We obviously don’t have full control over every regular contact we have. Work and family quite famously bring us in constant touch with people who are not trying to better themselves, and sometimes with those who actively seek to cause problems. Some of them may even be people we can help! But we can deal with these relationships in a healthy fashion only if we cultivate peace within ourselves. Equanimity provides the calm center to which we can always return and perpetually generates the energy which can be applied throughout the day. Peace is thus nothing but a true virtue, a very real power which can be cycled within or projected without as necessary. It integrates macrocosm and microcosm through every interaction with the world.

Freedom is not a lack of obstacles—impossible for as long as one is in a body—but the peaceful meeting and overcoming of them. While peace and freedom are individual, they are not individualistic; that is, they are rooted in the individual who cultivates them, but they impact and benefit the entire community and society with which they interact. As one engages peacefully, freedom increases; the capacity to deal with every obstacle which meets one on the road, wherever one has set the waypoint, comes ever more naturally as one is able to remain calm, assess, and respond rather than react.

My own life supports this model extremely well. I am increasingly free from parasitic interactions. I am also more and more free from strife in most areas of life. Practices of meditation and mettā, as well as tantric ritual offerings to various spirits, gods, and ancestors add up to an incredible shift in perspective—our mental state making up the vast bulk of our experience as it is. For those who practice in a Western scheme, ritual magic or adaptations from various shamanic traditions can fill in a lot of gaps for achieving similar ends.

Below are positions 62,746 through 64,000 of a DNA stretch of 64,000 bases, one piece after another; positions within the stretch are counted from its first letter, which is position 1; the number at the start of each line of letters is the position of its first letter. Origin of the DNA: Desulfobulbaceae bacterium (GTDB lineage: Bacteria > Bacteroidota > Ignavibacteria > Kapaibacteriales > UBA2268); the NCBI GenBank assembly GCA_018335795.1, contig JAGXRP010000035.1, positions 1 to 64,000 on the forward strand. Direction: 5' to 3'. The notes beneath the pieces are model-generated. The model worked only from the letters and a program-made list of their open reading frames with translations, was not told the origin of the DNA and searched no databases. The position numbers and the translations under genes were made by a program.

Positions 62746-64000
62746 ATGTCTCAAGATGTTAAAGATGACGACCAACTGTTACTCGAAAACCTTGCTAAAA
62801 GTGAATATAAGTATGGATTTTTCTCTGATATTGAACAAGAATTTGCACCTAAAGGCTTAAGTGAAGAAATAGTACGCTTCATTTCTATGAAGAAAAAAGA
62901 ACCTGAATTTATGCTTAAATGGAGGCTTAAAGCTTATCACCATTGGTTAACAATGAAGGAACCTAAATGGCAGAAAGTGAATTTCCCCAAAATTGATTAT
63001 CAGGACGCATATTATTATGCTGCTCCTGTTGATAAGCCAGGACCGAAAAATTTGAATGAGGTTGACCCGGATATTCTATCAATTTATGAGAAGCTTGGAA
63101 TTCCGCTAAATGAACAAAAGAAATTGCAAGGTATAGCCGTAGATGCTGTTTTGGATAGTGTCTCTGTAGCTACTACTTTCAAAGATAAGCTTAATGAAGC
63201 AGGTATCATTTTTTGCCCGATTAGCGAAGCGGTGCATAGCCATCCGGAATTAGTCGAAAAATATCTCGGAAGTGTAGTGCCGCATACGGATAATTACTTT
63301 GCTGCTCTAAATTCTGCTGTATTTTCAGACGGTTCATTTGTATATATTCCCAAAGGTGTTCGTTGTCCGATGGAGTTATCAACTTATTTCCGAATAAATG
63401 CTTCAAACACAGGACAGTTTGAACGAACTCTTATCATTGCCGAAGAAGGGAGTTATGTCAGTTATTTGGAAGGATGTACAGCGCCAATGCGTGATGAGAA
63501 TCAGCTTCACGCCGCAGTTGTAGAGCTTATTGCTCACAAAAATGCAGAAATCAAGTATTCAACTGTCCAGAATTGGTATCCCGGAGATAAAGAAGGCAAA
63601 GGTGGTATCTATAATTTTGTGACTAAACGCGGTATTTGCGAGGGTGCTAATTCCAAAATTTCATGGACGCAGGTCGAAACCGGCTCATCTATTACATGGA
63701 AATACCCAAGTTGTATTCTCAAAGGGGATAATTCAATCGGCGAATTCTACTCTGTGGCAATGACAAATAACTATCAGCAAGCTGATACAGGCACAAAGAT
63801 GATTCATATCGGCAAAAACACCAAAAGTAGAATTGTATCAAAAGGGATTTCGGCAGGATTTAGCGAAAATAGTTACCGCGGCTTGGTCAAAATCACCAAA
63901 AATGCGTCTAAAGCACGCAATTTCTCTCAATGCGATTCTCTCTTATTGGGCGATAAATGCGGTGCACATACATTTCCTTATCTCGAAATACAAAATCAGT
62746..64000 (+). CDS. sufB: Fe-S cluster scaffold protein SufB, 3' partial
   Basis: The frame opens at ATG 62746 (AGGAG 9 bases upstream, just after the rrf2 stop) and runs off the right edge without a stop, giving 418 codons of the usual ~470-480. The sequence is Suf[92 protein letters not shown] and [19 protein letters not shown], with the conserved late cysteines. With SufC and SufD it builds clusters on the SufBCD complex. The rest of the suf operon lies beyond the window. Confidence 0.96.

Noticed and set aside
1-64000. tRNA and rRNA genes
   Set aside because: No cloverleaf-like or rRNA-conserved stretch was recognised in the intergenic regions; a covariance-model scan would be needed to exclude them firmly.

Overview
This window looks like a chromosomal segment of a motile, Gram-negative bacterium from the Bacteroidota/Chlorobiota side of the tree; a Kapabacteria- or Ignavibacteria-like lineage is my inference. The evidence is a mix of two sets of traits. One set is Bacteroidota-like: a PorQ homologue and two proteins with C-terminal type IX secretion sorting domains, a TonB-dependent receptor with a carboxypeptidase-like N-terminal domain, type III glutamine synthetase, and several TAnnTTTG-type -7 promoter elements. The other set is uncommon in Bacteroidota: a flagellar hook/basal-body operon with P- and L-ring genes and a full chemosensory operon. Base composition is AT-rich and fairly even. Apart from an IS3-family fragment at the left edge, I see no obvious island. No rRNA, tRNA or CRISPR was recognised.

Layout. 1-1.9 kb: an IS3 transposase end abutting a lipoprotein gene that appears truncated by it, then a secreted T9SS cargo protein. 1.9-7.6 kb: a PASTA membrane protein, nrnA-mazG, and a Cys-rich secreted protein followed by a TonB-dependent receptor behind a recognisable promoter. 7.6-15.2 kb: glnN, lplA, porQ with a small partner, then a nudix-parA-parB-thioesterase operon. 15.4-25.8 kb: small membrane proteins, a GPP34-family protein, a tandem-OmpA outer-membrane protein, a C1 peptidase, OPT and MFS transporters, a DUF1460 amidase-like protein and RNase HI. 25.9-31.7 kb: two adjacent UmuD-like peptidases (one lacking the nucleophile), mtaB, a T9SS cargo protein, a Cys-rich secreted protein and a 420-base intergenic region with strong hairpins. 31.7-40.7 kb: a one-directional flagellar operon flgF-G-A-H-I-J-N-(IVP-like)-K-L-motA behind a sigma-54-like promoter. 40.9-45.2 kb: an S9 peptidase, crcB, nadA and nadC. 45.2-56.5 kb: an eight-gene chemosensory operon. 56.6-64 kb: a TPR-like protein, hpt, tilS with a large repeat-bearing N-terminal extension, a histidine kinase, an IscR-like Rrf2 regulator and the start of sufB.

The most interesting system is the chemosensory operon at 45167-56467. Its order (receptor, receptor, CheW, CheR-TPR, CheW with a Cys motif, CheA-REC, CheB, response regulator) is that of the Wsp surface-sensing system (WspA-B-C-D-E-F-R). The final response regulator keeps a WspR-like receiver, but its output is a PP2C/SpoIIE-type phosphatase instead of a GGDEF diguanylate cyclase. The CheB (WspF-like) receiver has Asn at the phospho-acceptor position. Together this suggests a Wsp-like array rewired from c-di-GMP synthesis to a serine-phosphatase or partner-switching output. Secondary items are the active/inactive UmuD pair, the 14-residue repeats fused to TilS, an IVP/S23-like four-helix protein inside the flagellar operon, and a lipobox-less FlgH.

Freedom is therefore primarily negative in nature; to borrow the language of Isaiah Berlin, individual freedom is generally “freedom from”, negative freedom, rather than “freedom to”, positive freedom. This may strike some on both sides of the political aisle as too libertarian, and this may be true in the anarchic sense of Ernst Jünger, but I must again emphasize that individual does not equal individualist.

By the same token, genuine compassion will sometimes look very much like apathy. An appropriate response will not always appear to be what others want in the moment, though it benefits all in the long run. The capacity to do what is really good rather than what is demanded, and refrain from what is bad regardless of expectations, is the only true freedom in this world.

Realizing that, happiness arises.

Vijnananath (formerly Purnacandra Sivarupa) is a Western-born esoterist and Yogi in the Natha tradition. He studies Jyotish-astrology, teaches yogic meditation in Pittsburgh, PA, and shares more writing at inpeaceprofound.com.